Michael Bloomfield – Senior Lecturer in International Development specialising in the political economy of supply chains

Rosemary Hiscock – Research Associate specialising in tobacco control and health inequalities

John Mehegan- Research Analyst specialising in public health data and databases

Anna Gilmore – Professor of Public Health and principal investigator of the STOP Project conceived the idea for the database and provided invaluable advice

Other contributors

Hala Alaouie – PhD Candidate specialising in tobacco control

Development partners

The supply chains team would like to thank Vital Strategies and DxDy Digital for web-based design and programming. Stella B Bialous provided invaluable initial advice.

Collaboration opportunities

Consistent with Article 5.3 of the WHO FCTC we will not engage with any organisation or individual connected to the tobacco industry. However, we welcome feedback, data and collaboration from those with a genuine interest in the field and no links to the tobacco industry. Please send a request to:

tobacco-supply-chain AT bath.ac.uk

explaining how you would like to collaborate, who you are, your area of expertise and confirming that you have no links to the tobacco industry and no conflicts of interest.


The supply chains database is funded by Bloomberg Philanthropies Stopping Tobacco Organizations and Products (STOP). STOP is a global tobacco industry watchdog with a mission to expose and counter industry behaviour that undermines public health. Through robust monitoring, research and reporting, STOP holds the tobacco industry accountable and supports efforts around the world to address industry interference in policy. STOP is a partnership between the TCRG at the University of Bath (UK), the Global Center for Good Governance in Tobacco Control (Thailand), the International Union Against Tuberculosis and Lung Disease (USA), and Vital Strategies (USA).

How to use the database

There are various ways to use the database:


Click on the process (agriculture, primary processing, secondary processing, logistics or retail & marketing) on the infographic. This takes you to the relevant supply chain database search table.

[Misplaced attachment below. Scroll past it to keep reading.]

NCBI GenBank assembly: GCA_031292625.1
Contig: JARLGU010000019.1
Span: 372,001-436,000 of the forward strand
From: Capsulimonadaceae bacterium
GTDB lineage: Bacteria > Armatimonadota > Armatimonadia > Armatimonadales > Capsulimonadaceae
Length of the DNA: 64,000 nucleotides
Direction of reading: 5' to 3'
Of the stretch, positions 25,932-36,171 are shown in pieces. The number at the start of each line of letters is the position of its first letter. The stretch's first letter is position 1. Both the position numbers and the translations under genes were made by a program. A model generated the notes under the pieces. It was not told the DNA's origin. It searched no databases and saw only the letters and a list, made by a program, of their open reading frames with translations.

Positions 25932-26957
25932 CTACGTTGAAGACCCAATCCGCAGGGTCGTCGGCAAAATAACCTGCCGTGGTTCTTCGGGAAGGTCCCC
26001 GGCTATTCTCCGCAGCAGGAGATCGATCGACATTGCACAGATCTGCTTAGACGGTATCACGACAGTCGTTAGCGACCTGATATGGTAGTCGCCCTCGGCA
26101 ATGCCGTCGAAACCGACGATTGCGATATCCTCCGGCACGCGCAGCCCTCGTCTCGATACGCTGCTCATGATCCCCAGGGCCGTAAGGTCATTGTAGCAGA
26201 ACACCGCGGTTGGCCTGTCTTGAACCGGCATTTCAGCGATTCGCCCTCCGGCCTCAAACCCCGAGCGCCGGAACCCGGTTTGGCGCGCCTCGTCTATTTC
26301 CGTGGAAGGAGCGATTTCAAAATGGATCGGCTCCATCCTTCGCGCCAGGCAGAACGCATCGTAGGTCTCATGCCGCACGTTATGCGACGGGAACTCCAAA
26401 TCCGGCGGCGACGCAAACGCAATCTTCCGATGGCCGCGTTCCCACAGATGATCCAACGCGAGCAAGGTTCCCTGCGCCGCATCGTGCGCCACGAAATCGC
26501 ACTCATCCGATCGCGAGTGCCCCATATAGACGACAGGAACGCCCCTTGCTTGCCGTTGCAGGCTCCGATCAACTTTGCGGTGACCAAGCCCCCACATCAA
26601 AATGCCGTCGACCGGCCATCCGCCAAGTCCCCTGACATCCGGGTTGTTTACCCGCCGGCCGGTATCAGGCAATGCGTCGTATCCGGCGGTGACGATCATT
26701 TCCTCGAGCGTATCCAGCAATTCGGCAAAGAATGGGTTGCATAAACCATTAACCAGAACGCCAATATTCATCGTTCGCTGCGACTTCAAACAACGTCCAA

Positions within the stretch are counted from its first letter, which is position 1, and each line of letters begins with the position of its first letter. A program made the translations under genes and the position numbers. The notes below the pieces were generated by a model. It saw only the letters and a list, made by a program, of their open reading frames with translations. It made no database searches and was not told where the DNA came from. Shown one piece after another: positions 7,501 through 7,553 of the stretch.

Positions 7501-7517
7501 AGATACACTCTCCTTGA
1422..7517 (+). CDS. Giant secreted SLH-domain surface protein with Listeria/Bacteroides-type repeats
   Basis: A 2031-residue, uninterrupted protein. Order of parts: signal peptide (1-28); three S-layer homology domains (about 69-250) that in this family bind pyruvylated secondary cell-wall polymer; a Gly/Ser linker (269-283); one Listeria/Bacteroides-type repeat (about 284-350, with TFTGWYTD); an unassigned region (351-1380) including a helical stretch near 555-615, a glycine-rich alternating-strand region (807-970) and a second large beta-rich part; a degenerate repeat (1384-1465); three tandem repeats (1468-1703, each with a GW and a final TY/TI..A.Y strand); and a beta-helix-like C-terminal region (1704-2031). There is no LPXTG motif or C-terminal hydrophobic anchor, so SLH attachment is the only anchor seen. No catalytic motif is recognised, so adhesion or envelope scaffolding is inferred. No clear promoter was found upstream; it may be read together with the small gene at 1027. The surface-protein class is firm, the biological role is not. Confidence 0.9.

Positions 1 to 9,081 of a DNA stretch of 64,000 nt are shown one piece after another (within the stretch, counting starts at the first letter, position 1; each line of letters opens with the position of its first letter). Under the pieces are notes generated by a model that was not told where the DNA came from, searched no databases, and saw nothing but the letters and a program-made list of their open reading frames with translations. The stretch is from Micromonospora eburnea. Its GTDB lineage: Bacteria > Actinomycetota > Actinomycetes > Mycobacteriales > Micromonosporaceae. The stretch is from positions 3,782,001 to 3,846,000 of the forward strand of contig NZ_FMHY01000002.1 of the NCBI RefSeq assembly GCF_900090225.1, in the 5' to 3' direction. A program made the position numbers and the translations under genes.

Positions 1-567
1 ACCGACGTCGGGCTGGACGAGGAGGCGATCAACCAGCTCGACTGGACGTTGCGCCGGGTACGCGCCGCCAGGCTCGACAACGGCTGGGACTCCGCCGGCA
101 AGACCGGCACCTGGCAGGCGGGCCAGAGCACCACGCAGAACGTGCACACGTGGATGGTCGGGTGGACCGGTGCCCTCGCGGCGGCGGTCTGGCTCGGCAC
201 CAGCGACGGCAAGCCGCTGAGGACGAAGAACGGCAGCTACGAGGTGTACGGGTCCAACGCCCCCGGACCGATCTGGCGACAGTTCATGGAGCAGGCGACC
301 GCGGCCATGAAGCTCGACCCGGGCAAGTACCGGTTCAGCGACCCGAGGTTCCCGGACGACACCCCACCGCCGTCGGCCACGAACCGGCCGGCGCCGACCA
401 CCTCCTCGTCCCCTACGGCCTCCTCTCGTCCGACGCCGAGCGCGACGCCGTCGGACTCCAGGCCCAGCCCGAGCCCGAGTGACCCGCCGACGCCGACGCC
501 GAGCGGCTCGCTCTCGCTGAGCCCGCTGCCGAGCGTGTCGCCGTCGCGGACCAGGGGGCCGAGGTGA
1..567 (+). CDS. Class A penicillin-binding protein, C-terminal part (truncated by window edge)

Choose the relevant process, input and country that you are interested in. More information is available about each company by clicking on it.


Choose the relevant process, trade category, year and flow (import/export) to interact with the data by country.

World Map

Click on the country to find more about its supply chain imports and exports and supply chain contributing companies

Alternatively explore patterns over time by using the graph function.


Please cite the supply chains database as follows:

Bloomfield MJ, Hiscock R, Mehegan J & Gilmore AB, The Tobacco supply chains Database, Tobacco Control Research Group, University of Bath Available from https://tobaccotactics.org/supplychainsdatabase….. [Accessed…]


We welcome feedback and updates to the content of the supply chains database from organisations and individuals who have no links or conflicts of interest with the tobacco industry.

Email tobacco-supply-chain AT bath.ac.uk to get in touch with us.

Please email with as much detail, references and supporting material as possible.


Data collation

Identification of supply chain processes and supply chain inputs from other industries

    1. Search of the academic literature using the search terms ‘supply chain’ AND ‘(tobacco OR ciga*) 2013-2019
    2. Search of tobacco industry magazines 2019-20

The main processes identified were included in the infographic: agriculture, primary processing, secondary processing, logistics, retail & marketing, use and disposal.  Supplementary processes where company data and sometimes international trade data was identified were research & development, tobacco accessories and financing/business services.

Industries were identified which support the tobacco supply chain by providing inputs.  These include machinery, equipment, chemicals, additions to create final tobacco products (e.g. filters, packaging) and buildings to house tobacco supply chain processes.

Identification of supply chain companies

    1. Search of tobacco industry magazines 2019-20
    2. Companies identified in connection with searches for tobacco industry subsidiaries
    3. Web searches of company names identified


Identification of transnational tobacco company and leaf company subsidiaries

    1. Search of company webpages Jan to July 2021
    2. Search of annual reports
    3. Web searches of (a) subsidiary names (b) subsidiary names + supply chain processes


Identification of country-level tobacco supply chain data

    1. Consultation with experts
    2. Search of data websites (UNdata, FAO, WHO, Global burden of Disease)
    3. Data downloaded and repeat download scheduled


Data coding

Each company/subsidiary was coded for their contribution to the tobacco supply chain. This could be in terms of the process they are involved in (agriculture, primary processing, secondary processing, logistics, retail & marketing) and, where relevant, in terms of their supply chain input (machinery, knives, conveyor belts, flavourings, paper, filters etc).